This post is a weekly feature by Nezua, Media Consortium Blogger.
As we usher the last decade into the realm of memory, it’s time to stop viewing immigration reform as an Us vs. Them issue. The metaphors and language we use are key to framing a debate because they can communicate broader truths via association. For example, a scientist might mention the porous nature of all membranes and boundaries found in nature to describe the ineffectiveness of the militarized U.S.-Mexico border.
Reporting for New America Media, Marcelo Ballvé defines two emerging policy terms—“complementarity” and “circularity”—that are being used to describe the seasonal ebb and flow of migrant labor and argue for progressive reform. The terms effectively render concepts impenetrable borders and zero sum supply of resources, which are key fighting points for those who oppose progressive immigration reform, rigid and backward in contrast.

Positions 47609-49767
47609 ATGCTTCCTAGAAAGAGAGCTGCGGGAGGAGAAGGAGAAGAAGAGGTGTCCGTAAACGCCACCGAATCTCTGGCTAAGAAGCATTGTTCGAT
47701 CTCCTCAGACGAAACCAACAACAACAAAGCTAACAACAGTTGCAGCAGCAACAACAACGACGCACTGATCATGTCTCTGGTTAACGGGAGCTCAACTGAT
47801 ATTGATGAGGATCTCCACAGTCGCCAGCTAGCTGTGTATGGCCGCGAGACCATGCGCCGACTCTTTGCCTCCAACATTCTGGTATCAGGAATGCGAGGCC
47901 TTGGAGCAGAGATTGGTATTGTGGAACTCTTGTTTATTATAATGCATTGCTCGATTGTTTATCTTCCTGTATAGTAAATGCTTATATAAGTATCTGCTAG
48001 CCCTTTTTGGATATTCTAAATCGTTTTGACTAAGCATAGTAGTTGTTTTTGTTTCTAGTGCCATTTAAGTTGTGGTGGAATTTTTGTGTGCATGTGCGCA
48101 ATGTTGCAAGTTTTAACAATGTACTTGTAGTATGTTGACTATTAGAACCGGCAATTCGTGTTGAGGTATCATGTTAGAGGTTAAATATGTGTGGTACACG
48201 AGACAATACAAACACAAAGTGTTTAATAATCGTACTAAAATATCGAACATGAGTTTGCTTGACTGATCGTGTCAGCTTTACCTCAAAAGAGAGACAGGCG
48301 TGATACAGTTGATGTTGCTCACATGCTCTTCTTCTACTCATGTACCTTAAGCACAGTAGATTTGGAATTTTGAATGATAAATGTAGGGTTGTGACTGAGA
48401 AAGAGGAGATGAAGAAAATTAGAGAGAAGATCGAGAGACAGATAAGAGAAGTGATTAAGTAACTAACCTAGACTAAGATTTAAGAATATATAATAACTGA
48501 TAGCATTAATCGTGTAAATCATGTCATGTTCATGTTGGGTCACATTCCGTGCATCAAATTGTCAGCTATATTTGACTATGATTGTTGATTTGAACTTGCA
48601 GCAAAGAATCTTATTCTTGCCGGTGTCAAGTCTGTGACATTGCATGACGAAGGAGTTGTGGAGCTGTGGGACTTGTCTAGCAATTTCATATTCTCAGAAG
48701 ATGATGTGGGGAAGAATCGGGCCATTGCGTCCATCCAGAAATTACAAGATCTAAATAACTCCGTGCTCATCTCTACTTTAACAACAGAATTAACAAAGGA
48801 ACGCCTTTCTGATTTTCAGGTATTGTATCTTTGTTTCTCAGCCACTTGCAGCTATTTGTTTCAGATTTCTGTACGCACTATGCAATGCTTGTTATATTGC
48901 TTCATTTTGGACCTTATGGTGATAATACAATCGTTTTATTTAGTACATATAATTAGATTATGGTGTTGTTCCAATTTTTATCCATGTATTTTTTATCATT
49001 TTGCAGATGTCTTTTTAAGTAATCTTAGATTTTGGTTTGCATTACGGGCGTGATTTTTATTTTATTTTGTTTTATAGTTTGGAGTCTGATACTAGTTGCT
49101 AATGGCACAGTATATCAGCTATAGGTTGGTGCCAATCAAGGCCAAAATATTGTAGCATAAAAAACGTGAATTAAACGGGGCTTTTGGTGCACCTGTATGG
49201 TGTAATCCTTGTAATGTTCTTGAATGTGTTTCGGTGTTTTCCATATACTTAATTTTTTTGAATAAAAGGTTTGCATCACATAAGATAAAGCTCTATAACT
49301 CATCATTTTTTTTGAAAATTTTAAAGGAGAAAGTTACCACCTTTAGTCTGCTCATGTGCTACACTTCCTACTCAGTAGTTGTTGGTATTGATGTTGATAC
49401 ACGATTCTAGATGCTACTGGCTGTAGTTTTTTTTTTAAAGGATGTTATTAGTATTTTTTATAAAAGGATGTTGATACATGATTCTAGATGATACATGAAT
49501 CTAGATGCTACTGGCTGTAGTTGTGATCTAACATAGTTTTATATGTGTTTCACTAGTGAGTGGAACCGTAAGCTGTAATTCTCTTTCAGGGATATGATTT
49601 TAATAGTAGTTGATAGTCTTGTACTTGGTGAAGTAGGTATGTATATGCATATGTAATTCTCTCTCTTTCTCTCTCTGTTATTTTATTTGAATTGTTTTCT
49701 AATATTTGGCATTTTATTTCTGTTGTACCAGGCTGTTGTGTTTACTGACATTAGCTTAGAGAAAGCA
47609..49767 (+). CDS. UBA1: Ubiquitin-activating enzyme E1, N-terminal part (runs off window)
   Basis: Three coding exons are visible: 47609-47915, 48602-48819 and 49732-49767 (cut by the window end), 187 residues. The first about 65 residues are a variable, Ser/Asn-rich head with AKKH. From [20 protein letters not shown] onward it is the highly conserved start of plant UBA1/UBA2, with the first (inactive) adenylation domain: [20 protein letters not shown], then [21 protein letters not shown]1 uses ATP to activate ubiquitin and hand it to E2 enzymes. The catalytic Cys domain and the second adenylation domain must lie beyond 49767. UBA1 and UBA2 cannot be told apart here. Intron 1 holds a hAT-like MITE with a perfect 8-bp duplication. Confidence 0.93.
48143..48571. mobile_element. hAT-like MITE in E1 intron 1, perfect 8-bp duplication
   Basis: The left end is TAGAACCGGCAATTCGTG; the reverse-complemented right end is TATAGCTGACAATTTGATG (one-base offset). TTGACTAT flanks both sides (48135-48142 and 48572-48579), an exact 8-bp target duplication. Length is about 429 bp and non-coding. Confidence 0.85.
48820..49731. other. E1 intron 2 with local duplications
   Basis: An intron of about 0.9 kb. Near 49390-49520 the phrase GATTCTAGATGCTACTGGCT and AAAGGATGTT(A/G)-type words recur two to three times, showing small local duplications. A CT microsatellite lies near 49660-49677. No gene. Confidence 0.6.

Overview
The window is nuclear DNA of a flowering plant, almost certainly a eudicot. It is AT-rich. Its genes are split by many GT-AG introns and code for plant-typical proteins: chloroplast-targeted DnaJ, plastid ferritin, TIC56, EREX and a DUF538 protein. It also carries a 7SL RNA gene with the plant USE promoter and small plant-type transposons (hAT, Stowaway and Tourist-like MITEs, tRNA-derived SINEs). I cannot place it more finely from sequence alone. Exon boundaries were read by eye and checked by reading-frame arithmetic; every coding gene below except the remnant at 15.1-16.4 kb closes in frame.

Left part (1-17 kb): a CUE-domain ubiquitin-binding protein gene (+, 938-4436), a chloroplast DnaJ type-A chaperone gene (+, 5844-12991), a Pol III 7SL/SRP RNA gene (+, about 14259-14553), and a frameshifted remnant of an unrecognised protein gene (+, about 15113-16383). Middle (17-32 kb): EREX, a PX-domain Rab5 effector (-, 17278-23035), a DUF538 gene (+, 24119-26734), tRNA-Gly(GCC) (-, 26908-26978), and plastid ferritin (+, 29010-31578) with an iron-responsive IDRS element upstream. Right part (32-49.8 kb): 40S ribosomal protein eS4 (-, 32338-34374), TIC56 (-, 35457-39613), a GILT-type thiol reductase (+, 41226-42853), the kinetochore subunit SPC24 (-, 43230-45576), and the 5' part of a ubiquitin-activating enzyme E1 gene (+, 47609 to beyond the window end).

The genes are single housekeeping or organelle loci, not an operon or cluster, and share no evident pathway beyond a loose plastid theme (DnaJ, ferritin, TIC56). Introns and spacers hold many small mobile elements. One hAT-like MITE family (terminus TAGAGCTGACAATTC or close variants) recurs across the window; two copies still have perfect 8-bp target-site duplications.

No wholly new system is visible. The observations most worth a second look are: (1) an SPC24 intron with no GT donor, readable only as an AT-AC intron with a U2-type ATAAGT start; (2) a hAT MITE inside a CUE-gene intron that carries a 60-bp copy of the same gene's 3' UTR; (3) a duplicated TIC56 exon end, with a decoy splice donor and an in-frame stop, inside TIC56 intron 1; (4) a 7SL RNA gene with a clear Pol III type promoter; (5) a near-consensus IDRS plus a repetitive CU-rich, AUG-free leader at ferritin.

Former Mexican foreign minister and New York University professor Jorge Castañeda argues that clamping down on the border and the flow of migrant labor disrupts a healthy and needed circulation.
Justin Akers of the Progressive compares geographically targeted unemployment rates with immigration population numbers to demonstrate a similar concept. The data “shows that unemployment is more structural than the result of a direct competition for the same jobs.” Further, Akers writes, while it would cost an estimated $200 billion to remove the undocumented population from the U.S., it would, conversely, add approximately $180 billion to the national Gross Domestic Product (GDP) to bring these people into the system. Yet, the unfortunately pervasive story line that the undocumented steal jobs from willing citizens, an idea championed by anti-immigrant groups, continues to “poison the well of American politics,” as Akers writes.